TFS. When I Mention It Who Do You Think Of?
Developers? QA? Your Scrum Master? Well time to reframe your expectations and preconceptions.
Recently after working on a project using Microsoft Test Manager and TFS with VisualStudio.com I went into PowerPoint to update a presentation / pitch I was about to run and I discovered a new menu tab Story boarding.
Storyboarding allows us to turn our message into a visual display. This is a powerful tool for those involved in relaying the stories that explain the why and how of their product.
As you can see from the screen-capture above there are 3 points of interest in PowerPoint: –
The first is self-explanatory. The second are importable, embeddable graphics in sets; as usual Microsoft has several additional sets for free for the user to download and use. The third Storyboard Links – Team allows the person creating the storyboard to add it to a work item in TFS.
For those not in the know TFS is Microsoft’s ALM (Application Lifecycle Management) built around Visual Studio, MS-Projects, Sharepoint and Test Professional (and others). Depending on the role of the team member they are granted the tools and permissions to perform their role in building the product. TFS can be run from a server or online via VIsualStudio.com.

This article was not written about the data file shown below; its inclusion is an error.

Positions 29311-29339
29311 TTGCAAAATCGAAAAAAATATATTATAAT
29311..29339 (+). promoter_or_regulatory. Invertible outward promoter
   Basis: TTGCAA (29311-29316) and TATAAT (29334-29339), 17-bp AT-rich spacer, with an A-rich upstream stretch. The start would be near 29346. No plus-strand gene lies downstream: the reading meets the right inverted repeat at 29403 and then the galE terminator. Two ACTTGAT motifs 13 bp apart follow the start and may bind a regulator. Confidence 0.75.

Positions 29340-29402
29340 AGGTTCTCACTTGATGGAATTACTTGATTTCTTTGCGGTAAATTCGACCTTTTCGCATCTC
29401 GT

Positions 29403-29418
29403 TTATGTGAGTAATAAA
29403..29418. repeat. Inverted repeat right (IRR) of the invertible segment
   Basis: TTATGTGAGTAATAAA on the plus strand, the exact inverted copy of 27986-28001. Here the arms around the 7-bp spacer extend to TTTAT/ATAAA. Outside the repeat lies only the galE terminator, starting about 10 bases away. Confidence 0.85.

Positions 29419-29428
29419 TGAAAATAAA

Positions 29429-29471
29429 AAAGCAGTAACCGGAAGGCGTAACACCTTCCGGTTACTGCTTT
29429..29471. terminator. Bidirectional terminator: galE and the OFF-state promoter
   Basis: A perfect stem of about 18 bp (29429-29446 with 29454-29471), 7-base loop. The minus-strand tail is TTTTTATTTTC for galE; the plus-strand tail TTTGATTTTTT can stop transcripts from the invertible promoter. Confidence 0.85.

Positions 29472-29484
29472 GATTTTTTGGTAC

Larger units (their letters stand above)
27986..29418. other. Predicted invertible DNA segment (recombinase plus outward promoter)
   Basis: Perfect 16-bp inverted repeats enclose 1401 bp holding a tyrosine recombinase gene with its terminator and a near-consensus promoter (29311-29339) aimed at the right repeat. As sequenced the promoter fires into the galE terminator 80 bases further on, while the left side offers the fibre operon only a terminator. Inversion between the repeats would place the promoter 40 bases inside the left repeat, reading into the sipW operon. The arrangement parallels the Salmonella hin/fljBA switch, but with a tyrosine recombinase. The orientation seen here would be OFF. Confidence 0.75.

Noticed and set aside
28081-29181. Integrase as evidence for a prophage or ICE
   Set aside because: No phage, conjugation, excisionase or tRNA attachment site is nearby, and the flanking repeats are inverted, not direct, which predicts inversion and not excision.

TFS is optimally used to build products using one layer of Microsoft technologies but not exclusively so. It can be used for Waterfall based projects but serves Agile projects extremely well.
The Warptest POV
Whoever is writing the story of your product, whether it be your marketer, community manager, product manager etc. this is a great addition to their toolbox. How do they get it?
This is a TFS add-in so the link here explains which versions of Visual Studio will add this to an installed version of PowerPoint 2007 (or greater).
The ROI on having menu and Visual Studio is obvious. By linking your storyboards to your TFS work items, you are drastically increasing the ability of your team to understand the why’s and wherefores each requirement or use case.
This will also prevent any disconnect from the information silo in TFS by personnel who traditionally don’t have any flavor of Visual Studio installed on their work PC.
You next question is probably Isn’t this a bit expensive for us in Startup Land? I can only suggest you jump over to Microsoft’s BizSpark site to see if you and your Startup are entitled to all the benefits of the program (designed to encourage innovation, growth and success for your idea and your execution).
So, don’t go overboard and end up exemplifying everything in Weird Al’s latest video instead ask what Storyboarding can do for you.
Are you ready to improve how you relate your product’s story?